|Full Name:||Jyrki Juhani Järvilehto|
|Born:||31 January 1966, Espoo (FIN)|
|First GP:||1989 Spanish Grand Prix|
|Last GP:||1994 Australian Grand Prix|
|1987||British Formula Ford 2000, 1st overall|
|Scandinavian Formula Ford 2000, 1st overall|
|1988||British Formula 3, 1st overall|
|1989||International F3000, Pacific Racing, 9 races, 14th overall|
|Formula 1, Moneytron Onyx Ford V8 ORE-1, 4 entries, 2 DNPQ, 0 points, Not Classified|
|1990||Formula 1, Monteverdi Onyx Ford V8 ORE-1/ORE-2, 10 entries, 5 DNQ, 0 points, Not Classified|
|1991||Formula 1, Scuderia Italia Dallara Judd V10 191, 16 entries, 1 podium, 4 points, 12th overall|
|1992||Formula 1, Scuderia Italia Dallara Ferrari V12 192, 16 entries, 1 DNQ, 0 points, Not Classified|
|1993||Formula 1, Sauber Ilmor V10 C12, 16 races, 5 points, 13th overall|
|1994||Formula 1, Benetton Ford V8 B194, 6 races, 1 point, 24th overall|
|Formula 1, Sauber Mercedes V10 C13, 2 races, 0 points|
|1995||Le Mans 24 Hours, KKR McLaren F1 GTR, 1st overall with Yannick Dalmas & Masanori Sekiya|
|1998||CART World Series, Hogan Racing Mercedes Reynard, 19 races, 20th overall|
|1999||ALMS, BMW Motorsport V12 LMR, 4 wins, 6 podiums 4th overall|
|2000||ALMS, BMW Motorsport V12 LMR, 2 wins, 8 podiums, 6th overall|
|2001||ALMS (GT Class), BMW Motorsport M3 GTR, 4 wins, 7 podiums, 2nd overall|
|2002||ALMS, Team Cadillac V8 LMP02, 4 podiums, 13th overall|
|2003||ALMS, Champion Racing Audi R8, 4 wins, 8 podiums, 3rd overall|
|Le Mans 24 Hours, Champion Racing Audi R8, 3rd overall w’ Emanuele Pirro & Stefan Johansson|
|2004||ALMS, Champion Racing Audi R8, 6 wins, 9 podiums, 1st overall|
|Le Mans 24 Hours, Champion Racing Audi R8, 3rd overall with Marco Werner & Emanuele Pirro|
|2005||ALMS Champion Racing R8, 3 wins, 7 podiums, 3rd overall|
|Le Mans 24 Hours, Champion Racing Audi R8, 1st overall with Tom Kristensen & Marco Werner|
Born Jyrki Jarvilehto, the Finn was a protégé of 1982 World Champion Keke Rosberg, who suggested he use the easier-to-pronounce ‘JJ Lehto’ moniker for his racing career.
Lehto had originally wanted to go into rallying, but the loss of a prospective sponsor steered him in the direction of circuit racing. He dominated the Scandinavian Formula Ford championship and then went on to win the British Formula 3 title in 1988.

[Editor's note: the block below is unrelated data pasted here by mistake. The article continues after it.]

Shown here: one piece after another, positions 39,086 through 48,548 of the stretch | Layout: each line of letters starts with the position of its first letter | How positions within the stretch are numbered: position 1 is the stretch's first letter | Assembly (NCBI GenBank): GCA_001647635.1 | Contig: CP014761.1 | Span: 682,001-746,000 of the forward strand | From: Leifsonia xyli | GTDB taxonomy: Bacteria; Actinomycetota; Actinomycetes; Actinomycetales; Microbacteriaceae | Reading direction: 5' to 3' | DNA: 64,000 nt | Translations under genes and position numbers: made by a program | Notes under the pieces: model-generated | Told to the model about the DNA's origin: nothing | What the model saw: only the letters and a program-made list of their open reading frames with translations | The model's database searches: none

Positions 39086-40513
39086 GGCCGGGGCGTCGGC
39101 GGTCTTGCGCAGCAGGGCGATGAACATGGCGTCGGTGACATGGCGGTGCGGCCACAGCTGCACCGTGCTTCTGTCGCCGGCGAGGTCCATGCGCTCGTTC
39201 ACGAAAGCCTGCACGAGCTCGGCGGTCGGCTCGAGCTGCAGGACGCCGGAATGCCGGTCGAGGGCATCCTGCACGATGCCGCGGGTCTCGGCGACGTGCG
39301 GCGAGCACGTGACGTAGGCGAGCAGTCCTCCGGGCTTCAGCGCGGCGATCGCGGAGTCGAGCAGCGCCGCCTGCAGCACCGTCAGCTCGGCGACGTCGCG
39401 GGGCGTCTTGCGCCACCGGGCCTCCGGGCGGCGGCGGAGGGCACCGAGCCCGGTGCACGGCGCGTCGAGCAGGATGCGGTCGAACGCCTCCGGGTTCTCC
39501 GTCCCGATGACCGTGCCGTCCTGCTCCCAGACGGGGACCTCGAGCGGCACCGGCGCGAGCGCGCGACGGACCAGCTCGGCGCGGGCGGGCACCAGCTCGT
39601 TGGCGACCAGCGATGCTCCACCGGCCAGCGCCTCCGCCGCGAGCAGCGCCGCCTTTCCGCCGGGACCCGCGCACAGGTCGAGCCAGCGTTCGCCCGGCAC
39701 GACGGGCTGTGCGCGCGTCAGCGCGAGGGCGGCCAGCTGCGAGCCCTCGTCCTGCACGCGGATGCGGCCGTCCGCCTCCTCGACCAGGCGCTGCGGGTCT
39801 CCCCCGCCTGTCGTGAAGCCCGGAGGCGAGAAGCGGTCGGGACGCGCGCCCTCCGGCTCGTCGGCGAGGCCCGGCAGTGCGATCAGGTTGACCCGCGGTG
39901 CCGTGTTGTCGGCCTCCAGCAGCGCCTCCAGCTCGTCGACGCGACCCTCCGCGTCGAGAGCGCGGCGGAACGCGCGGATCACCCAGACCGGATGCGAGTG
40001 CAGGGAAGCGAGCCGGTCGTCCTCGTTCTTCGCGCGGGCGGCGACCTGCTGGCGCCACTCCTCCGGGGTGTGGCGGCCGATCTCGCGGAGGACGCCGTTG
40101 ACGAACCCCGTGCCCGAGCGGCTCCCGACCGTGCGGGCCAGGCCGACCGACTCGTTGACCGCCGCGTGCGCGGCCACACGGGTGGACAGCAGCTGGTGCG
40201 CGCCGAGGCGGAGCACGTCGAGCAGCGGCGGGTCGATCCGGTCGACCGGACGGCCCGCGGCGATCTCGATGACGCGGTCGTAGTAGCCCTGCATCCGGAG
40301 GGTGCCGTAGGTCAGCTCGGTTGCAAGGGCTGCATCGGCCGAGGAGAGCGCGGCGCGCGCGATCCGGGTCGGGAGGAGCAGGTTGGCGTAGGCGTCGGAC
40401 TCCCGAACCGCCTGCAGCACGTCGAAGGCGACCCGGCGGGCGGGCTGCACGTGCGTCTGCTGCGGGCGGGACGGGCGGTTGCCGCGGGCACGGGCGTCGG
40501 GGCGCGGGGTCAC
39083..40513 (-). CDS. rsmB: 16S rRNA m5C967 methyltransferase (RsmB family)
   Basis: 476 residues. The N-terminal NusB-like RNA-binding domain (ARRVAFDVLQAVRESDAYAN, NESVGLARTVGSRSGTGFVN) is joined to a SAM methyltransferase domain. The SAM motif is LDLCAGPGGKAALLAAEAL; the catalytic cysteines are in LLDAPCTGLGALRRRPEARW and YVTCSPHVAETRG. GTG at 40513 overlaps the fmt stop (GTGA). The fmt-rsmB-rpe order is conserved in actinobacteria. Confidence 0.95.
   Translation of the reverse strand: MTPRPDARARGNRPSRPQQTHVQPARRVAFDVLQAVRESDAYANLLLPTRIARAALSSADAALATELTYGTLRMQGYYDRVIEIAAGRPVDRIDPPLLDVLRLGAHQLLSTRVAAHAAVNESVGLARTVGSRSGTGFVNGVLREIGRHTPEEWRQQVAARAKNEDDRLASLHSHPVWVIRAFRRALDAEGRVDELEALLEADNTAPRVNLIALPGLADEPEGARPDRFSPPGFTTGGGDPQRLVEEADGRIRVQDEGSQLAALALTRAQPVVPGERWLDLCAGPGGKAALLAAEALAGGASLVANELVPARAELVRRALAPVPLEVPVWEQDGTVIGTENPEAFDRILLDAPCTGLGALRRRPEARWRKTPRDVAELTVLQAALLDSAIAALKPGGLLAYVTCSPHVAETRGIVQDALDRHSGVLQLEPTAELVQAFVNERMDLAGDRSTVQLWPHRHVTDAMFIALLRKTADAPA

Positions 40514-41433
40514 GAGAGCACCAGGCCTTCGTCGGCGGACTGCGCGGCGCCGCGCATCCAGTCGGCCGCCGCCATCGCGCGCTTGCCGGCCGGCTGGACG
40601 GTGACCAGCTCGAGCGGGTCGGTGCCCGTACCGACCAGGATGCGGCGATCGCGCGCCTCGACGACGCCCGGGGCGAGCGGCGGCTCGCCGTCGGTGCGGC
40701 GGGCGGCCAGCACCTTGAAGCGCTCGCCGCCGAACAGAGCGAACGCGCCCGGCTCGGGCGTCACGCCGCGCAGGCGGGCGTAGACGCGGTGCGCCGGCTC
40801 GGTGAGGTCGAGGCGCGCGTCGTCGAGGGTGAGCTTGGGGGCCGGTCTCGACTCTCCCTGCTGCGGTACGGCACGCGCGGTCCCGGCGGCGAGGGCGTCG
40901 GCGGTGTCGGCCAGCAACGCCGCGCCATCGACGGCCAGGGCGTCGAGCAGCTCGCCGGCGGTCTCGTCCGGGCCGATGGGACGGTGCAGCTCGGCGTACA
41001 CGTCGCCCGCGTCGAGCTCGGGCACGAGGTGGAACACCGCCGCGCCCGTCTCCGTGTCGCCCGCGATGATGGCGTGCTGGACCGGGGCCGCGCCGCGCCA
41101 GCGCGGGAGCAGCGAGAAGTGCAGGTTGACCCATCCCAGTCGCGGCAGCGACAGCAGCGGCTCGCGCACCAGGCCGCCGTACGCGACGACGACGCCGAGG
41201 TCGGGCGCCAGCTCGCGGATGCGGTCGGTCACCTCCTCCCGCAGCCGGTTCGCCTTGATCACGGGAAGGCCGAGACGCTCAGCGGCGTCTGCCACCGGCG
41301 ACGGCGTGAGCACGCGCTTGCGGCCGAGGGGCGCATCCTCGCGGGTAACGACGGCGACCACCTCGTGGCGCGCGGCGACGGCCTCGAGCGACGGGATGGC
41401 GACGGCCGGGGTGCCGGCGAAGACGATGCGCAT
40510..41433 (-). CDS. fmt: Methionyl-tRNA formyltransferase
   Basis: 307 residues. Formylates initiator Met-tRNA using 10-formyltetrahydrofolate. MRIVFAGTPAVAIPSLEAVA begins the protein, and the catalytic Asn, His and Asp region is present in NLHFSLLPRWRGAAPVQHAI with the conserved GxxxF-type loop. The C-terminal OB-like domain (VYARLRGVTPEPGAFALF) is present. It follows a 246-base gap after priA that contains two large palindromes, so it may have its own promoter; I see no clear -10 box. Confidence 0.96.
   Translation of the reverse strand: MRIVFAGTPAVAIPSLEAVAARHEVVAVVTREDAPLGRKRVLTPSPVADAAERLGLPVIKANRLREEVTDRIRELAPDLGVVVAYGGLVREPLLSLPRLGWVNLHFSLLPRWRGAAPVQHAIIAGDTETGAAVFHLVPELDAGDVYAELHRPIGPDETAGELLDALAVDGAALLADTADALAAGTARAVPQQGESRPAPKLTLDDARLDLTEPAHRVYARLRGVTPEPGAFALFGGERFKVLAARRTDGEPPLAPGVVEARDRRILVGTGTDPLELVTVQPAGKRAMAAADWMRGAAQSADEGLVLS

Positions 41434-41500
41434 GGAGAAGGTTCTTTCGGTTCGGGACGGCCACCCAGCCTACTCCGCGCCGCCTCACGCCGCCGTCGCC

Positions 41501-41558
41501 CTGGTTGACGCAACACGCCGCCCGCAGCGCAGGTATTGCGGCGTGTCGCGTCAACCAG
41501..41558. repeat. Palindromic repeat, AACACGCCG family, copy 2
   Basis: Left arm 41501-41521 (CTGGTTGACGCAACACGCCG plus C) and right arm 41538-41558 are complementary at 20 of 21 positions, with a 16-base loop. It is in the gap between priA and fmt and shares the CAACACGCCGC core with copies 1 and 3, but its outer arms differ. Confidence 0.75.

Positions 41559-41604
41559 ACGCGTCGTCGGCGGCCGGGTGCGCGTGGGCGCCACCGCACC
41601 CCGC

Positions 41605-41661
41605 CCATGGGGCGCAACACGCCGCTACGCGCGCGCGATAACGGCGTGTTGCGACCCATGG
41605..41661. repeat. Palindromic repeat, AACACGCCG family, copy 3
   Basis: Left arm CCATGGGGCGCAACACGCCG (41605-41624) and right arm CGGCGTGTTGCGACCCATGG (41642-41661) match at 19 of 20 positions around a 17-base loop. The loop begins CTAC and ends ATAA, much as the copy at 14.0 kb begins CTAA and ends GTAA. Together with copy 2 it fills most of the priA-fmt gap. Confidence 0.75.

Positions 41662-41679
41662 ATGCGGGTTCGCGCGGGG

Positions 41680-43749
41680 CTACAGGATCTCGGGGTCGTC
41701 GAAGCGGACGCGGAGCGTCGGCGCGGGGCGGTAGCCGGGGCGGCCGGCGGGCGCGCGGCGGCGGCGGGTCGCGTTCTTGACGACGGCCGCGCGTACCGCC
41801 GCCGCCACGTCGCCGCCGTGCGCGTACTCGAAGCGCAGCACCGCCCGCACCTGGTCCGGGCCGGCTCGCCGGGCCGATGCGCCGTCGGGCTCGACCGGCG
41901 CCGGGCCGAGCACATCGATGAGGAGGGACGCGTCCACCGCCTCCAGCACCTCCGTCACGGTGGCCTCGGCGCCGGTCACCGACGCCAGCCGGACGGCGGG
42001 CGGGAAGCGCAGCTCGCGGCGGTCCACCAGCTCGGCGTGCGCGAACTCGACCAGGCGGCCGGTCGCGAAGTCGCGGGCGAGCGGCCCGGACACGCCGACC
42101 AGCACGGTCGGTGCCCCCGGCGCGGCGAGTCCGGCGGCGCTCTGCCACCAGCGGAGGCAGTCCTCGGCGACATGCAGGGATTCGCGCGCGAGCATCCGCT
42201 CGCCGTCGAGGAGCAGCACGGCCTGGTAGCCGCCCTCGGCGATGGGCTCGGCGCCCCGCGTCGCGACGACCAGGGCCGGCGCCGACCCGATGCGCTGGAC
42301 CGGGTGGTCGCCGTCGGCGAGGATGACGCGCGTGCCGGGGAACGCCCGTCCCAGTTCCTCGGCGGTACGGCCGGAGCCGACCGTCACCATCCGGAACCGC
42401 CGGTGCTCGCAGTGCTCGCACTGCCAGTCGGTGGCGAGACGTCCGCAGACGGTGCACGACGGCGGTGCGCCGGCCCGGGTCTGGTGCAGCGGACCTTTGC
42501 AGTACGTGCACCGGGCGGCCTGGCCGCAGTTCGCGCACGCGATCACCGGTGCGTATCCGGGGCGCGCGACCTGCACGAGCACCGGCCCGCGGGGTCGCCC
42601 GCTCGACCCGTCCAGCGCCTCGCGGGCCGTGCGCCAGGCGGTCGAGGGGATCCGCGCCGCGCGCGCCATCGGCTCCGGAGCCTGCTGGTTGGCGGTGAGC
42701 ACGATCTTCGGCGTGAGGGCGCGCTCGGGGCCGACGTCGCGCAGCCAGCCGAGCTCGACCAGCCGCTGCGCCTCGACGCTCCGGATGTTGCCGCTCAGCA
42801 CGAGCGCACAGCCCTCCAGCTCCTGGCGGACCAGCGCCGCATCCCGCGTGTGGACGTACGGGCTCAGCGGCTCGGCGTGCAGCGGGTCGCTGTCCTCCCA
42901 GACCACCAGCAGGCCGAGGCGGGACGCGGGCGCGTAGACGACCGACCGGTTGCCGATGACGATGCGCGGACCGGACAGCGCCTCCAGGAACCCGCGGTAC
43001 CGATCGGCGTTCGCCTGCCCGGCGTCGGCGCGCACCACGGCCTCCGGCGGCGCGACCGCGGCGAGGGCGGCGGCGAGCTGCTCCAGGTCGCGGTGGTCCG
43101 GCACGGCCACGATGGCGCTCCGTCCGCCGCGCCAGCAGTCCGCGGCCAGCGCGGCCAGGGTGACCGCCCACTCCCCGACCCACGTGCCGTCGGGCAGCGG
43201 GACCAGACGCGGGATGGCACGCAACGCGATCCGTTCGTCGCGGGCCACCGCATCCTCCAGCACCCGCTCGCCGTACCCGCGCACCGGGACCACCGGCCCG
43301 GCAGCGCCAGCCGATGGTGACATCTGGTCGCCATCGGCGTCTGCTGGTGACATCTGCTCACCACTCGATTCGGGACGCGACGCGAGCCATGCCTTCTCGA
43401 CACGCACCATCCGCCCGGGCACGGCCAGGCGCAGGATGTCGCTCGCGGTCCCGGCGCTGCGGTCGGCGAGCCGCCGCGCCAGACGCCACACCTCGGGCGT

Signed briefly to be Ferrari’s test driver, he was slotted in at the Onyx squad for the final four races in place of the out-of-favour Bertrand Gachot. He stayed on with the team into 1990 until it collapsed mid-season in a mountain of debt courtesy of its incompetent management, but was thrown a lifeline by Scuderia Italia for the 1991 season.
He peaked with a plucky podium in the wet-dry San Marino Grand Prix, and stayed on for 1992, but it was a disappointing year, despite having Ferrari engines at his disposal.
He joined the new Sauber team for 1993, helping it achieve points in its debut race, and his solid performances saw him called up to Benetton for the 1994 season as Michael Schumacher’s team-mate.
But his season was blighted by a pre-season testing crash that left him with a broken vertebra in his neck, and it irreparably damaged his confidence. He qualified poorly when he did race, and the team tended to substitute him for the quicker (albeit more accident-prone) Jos Verstappen, and when he did drive alongside Verstappen, he proved slower…
Two outings with Sauber at the end of the season proved a limp swansong, and he disappeared to the DTM championship before going on to win the Le Mans 24 Hours in 1995 driving the all-conquering McLaren F1 GTR.
He would win the great race ten years later, driving for the works Audi LMP1 squad. In between, he’d carved out quite a name for himself in sports car racing, particularly in the United States.
He also dovetailed this with work as an expert Formula 1 commentator for Finnish TV.
But his post-F1 career came to a crashing halt (literally), when he was involved in a fatal boat accident in June 2010, in which his passenger was killed. After a lengthy investigation, Lehto – who was alleged to have been drunk at the time of the accident – was ruled to be the driver, and was convicted of negligent homicide and reckless driving. He was sentenced to a 28-month jail term, although had the sentence overturned one year into his jail stint.
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